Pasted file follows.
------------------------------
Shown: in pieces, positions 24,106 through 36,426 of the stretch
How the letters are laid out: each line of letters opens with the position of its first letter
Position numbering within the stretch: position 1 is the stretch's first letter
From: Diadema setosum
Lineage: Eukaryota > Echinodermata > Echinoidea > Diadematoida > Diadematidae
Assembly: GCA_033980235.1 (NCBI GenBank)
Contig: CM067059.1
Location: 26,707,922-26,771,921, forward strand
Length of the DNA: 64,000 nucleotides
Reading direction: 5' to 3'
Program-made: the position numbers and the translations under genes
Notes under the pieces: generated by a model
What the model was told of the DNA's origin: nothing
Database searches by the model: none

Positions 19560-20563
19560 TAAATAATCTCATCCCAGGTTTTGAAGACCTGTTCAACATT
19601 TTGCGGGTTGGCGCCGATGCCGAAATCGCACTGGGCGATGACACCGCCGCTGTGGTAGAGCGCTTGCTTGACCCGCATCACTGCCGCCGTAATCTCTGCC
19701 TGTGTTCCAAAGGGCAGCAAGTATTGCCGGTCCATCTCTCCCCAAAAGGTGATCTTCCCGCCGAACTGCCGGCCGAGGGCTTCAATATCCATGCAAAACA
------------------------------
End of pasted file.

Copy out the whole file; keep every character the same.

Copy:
Shown: in pieces, positions 24,106 through 36,426 of the stretch
How the letters are laid out: each line of letters opens with the position of its first letter
Position numbering within the stretch: position 1 is the stretch's first letter
From: Diadema setosum
Lineage: Eukaryota > Echinodermata > Echinoidea > Diadematoida > Diadematidae
Assembly: GCA_033980235.1 (NCBI GenBank)
Contig: CM067059.1
Location: 26,707,922-26,771,921, forward strand
Length of the DNA: 64,000 nucleotides
Reading direction: 5' to 3'
Program-made: the position numbers and the translations under genes
Notes under the pieces: generated by a model
What the model was told of the DNA's origin: nothing
Database searches by the model: none

Positions 19560-20563
19560 TAAATAATCTCATCCCAGGTTTTGAAGACCTGTTCAACATT
19601 TTGCGGGTTGGCGCCGATGCCGAAATCGCACTGGGCGATGACACCGCCGCTGTGGTAGAGCGCTTGCTTGACCCGCATCACTGCCGCCGTAATCTCTGCC
19701 TGTGTTCCAAAGGGCAGCAAGTATTGCCGGTCCATCTCTCCCCAAAAGGTGATCTTCCCGCCGAACTGCCGGCCGAGGGCTTCAATATCCATGCAAAACA